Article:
During the last century the average life span has increased from 50 to 80 years. A whopping 30-year difference! Better sanitation along with antibiotics, vaccines, and other advances allow us to survive diseases that killed many of us in childhood 100 years ago. Even with the covid pandemic reducing the span by 3 years we are still light years ahead of our forebears. Unfortunately, healthspans do not always match longevity. Healthspans are defined as the period of life that is free of chronic disease or disability. Right now, an American might expect that their last 15 years could be lived with a serious disease. Aging is a large risk factor for cancer and heart disease, not to mention Alzheimer’s and dementia. For years, we’ve been focused on treating specific diseases which can extend our life but not the quality of that life. Now, medicine is starting to focus on extending your healthy life not just the length of your life.
The pillars of aging include the aging of individual cells, stress responses, inflammation, and DNA damage. The variations in these can mostly be the result of environmental differences, but our genes play about 25%. Some people just age slower than others. Some who age faster will suffer more from disability and disease. Scientists are studying ways to clear out cells that no longer divide but linger in the body. These are called senescent cells. But these studies are years away from giving us any treatment, so what can we do in the meantime?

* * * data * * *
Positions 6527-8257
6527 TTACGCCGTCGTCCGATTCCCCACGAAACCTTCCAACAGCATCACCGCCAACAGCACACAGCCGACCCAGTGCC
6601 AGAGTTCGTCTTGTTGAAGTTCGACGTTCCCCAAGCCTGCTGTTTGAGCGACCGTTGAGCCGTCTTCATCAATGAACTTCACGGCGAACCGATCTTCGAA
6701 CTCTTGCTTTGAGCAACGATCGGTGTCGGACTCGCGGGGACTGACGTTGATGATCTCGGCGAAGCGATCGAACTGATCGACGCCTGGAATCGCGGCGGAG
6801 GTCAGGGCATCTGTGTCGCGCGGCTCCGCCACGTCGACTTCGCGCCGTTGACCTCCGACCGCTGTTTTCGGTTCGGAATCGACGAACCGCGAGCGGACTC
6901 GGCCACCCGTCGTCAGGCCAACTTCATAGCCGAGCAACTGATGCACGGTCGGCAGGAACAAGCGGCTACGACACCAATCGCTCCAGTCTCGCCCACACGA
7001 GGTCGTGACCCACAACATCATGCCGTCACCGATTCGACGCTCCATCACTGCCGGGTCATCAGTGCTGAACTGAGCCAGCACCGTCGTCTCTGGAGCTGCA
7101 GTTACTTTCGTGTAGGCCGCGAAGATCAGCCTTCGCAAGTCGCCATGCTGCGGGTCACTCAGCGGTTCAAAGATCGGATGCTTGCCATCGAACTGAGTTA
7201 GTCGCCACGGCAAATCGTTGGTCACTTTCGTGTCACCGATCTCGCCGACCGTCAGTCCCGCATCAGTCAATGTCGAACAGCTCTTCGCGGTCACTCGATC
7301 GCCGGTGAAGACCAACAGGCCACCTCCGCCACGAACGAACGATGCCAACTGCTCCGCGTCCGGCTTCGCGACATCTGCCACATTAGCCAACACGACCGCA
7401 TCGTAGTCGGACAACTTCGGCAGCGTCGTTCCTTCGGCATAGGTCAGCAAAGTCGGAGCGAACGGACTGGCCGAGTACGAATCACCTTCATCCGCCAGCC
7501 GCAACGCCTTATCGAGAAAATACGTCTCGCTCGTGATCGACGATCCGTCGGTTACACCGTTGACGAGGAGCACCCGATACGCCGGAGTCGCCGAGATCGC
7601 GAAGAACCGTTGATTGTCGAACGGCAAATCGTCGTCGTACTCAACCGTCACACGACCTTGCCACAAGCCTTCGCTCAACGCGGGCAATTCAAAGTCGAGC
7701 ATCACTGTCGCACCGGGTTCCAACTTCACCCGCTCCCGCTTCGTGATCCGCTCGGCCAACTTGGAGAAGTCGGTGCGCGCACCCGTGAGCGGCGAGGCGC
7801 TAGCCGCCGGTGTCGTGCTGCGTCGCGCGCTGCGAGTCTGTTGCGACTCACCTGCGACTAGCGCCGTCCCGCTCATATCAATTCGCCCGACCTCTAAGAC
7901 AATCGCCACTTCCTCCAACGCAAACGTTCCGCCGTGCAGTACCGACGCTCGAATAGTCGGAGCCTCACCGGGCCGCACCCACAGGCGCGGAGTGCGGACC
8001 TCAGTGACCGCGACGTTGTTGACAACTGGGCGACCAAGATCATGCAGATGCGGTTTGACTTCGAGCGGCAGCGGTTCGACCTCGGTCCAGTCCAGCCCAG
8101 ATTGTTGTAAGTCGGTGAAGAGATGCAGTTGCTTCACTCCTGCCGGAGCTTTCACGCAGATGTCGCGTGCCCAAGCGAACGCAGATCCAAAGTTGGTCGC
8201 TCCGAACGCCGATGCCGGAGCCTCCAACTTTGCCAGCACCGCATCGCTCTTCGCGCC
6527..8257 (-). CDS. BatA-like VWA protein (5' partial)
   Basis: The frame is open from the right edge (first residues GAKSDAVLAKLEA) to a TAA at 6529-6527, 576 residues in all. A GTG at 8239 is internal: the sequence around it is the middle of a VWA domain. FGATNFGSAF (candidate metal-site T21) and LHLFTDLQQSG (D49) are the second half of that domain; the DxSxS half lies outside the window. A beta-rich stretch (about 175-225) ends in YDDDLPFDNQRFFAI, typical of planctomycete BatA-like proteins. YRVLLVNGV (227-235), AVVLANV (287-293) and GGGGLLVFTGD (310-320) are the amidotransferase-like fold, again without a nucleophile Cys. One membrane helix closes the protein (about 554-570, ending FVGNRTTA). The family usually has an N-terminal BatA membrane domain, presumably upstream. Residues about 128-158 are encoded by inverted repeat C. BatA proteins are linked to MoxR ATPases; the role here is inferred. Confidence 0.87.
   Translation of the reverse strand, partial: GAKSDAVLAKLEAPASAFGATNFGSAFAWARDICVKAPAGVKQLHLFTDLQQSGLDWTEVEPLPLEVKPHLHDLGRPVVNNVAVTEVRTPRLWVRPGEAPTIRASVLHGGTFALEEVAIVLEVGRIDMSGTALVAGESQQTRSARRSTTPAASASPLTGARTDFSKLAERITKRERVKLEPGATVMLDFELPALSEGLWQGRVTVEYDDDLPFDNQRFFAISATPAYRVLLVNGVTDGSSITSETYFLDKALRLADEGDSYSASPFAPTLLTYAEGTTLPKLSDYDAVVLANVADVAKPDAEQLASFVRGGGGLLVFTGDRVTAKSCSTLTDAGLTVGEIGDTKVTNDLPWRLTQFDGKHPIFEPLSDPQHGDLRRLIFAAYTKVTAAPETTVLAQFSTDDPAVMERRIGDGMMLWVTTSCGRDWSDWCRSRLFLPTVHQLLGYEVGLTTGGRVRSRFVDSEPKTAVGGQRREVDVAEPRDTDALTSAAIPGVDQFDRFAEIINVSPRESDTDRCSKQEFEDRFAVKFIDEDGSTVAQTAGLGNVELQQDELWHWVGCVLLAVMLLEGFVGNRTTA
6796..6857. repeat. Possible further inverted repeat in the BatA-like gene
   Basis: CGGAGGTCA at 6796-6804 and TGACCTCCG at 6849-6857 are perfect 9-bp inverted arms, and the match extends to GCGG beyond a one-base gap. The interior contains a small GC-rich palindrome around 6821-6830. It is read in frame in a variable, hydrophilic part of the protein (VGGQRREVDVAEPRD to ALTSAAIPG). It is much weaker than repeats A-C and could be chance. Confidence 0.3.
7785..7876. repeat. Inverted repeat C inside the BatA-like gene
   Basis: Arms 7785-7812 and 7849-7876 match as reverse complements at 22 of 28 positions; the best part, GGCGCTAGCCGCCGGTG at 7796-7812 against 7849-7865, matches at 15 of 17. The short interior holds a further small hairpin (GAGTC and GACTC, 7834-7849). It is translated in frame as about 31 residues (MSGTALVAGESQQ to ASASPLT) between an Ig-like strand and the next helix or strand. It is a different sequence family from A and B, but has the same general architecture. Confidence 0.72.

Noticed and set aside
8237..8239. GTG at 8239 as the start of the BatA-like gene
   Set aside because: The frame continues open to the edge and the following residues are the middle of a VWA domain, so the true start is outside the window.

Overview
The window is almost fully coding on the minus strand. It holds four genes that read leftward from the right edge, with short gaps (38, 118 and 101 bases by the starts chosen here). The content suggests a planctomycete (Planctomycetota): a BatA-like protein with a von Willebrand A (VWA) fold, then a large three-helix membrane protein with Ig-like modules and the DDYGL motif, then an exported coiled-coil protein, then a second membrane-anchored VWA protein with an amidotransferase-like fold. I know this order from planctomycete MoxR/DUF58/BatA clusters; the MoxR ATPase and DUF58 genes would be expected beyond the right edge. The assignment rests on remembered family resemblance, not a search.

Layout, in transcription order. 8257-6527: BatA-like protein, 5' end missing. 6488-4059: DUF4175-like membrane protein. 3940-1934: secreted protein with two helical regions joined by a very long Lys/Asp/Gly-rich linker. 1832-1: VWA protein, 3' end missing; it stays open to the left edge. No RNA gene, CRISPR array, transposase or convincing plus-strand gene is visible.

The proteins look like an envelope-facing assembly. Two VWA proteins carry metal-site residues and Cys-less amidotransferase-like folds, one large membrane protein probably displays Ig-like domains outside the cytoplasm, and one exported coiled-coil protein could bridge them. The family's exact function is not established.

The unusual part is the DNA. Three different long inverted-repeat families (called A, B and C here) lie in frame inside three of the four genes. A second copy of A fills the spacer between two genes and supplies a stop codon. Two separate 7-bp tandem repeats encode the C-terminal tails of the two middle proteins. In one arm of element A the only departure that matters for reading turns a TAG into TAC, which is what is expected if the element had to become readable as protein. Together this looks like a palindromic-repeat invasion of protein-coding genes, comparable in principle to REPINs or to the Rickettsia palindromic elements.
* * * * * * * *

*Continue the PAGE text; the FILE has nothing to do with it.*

Of course, we all know the four basic steps to better health. They are nutrition, sleep, exercise, and social connections. All are equally important for good health. These steps alone can give you a healthier 10 years because they moderate the biology of aging, similar to how regular moderate exercise can prevent type 2 diabetes and heart disease. But one of the best ways to extend our health span is through regular checkups. Think of it as preventative maintenance for your body! Watching cholesterol levels and blood pressure along with lean body mass and bone density can go a long way. So, there is no magic bullet but if you haven’t seen a doctor in more than a year it might be a good idea to make an appointment.
Kathleen Weaver-Zech and Dean’s Team Chicago